According to representatives on the panel, both the DOJ and FinCEN expect current law to be adequate to regulate bitcoin. Nevertheless, both the DOJ and FinCEN would like to see even greater regulation, if possible. This makes sense considering Ms. Shasky’s comment that the Obama Administration “has made oversight of virtual currencies a priority.”
FinCEN, in particular, seems to hold a somewhat arrogant and naive view of the US’ role in the global economy and Washington’s ability to impose regulations on businesses without negative side effects.
When Sen. Carper asked Ms. Shasky if steep regulations could push US innovators to relocate offshore, and if so if that would damage the economy, she said businesses who leave the country to avoid Washington’s regulatory burdens would find any gain from leaving “short lived.” She said that while the US and Germany are ahead of the rest of the world in regulating virtual currencies, the rest of the world will catch up, as will US regulators in general, allowing innovations and jobs to stay in the US.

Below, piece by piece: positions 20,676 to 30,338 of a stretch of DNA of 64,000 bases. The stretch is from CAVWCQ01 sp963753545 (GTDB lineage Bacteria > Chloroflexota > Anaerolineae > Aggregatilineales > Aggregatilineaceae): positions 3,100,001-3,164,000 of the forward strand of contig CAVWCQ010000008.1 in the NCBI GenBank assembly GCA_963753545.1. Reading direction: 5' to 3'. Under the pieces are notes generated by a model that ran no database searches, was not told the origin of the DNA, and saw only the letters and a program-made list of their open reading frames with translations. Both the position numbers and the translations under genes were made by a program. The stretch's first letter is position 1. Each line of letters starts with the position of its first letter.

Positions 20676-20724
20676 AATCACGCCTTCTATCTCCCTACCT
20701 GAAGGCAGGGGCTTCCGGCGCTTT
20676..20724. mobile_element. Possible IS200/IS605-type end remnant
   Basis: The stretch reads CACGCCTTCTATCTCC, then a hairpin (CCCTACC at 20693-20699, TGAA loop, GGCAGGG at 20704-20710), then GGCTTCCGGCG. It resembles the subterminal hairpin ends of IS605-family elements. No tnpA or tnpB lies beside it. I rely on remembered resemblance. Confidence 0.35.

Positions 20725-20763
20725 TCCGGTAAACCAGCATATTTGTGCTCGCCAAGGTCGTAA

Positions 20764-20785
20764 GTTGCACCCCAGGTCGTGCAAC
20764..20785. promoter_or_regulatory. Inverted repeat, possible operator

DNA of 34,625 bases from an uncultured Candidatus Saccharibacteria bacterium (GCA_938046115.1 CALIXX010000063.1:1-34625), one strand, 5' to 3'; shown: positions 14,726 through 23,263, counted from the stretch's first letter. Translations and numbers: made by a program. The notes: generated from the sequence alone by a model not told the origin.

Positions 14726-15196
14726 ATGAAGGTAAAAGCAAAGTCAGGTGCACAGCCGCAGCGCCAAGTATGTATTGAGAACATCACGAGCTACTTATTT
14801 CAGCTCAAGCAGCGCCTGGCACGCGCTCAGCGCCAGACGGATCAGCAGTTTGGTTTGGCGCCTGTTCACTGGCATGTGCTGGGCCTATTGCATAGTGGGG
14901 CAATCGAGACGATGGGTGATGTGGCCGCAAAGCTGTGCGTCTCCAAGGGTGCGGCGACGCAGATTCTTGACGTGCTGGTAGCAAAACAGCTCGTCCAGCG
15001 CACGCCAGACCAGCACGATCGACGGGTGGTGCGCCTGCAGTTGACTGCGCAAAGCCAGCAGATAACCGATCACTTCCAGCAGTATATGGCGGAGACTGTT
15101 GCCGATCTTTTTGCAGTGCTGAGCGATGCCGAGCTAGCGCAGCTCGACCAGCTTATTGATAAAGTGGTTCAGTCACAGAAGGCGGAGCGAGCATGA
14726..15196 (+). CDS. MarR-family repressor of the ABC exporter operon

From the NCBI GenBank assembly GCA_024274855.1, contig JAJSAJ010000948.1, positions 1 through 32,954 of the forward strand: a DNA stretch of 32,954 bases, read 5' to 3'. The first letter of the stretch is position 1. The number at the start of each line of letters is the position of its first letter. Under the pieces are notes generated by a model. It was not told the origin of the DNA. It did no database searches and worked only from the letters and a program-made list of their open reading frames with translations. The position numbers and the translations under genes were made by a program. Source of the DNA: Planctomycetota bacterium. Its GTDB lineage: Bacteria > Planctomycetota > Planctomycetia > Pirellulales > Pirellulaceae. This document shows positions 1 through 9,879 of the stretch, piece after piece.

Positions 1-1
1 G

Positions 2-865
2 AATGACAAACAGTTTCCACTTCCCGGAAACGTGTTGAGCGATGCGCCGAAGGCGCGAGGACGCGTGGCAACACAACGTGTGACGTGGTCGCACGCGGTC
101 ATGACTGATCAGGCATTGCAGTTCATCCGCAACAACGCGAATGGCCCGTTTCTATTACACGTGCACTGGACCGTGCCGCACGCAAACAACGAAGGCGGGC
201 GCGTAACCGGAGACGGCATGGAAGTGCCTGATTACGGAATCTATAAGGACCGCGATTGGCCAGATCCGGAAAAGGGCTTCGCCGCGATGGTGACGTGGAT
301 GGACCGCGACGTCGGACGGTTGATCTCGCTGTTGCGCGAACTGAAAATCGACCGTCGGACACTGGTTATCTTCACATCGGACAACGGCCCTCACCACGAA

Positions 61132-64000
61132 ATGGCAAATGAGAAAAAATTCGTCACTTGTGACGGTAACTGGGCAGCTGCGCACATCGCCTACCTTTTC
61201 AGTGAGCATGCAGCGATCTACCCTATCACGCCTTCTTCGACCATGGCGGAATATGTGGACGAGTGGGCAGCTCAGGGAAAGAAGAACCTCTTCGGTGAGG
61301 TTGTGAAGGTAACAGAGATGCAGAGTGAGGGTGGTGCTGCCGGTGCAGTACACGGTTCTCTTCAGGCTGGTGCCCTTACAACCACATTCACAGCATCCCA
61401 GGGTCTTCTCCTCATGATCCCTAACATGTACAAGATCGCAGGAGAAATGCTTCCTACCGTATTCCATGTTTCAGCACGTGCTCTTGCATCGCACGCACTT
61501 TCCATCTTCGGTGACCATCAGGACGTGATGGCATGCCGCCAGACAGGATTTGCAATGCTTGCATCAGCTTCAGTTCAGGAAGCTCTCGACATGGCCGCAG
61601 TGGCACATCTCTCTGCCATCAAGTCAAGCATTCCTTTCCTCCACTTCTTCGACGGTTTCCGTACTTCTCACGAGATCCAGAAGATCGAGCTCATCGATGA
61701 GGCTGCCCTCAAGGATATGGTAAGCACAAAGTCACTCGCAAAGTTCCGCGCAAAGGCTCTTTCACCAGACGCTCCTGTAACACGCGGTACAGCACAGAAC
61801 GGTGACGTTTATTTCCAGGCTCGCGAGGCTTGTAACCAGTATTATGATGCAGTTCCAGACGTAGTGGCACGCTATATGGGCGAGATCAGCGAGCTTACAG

Ms. Shasky arrogantly claimed that the ability to be a financial institution in the US “is a privilege.” While this like-it-or-leave it attitude may force many entrepreneurs into submission, many have already accepted that the future promise of bitcoin is greatest outside of the United States.
However, all of this matters why? To quote Ms. Shasky: “Virtual currencies will survive and become a significant player” in the future of the US economy.
Now that we all agree, does this open the door to the $1000 or $10,000 price for one bitcoin that many enthusiasts and entrepreneurs are calling for? Right now the price just cracked $900.
Update: Bitcoin seems to now be coming back to Earth, a bit. As of 8:31 ET it’s at $683.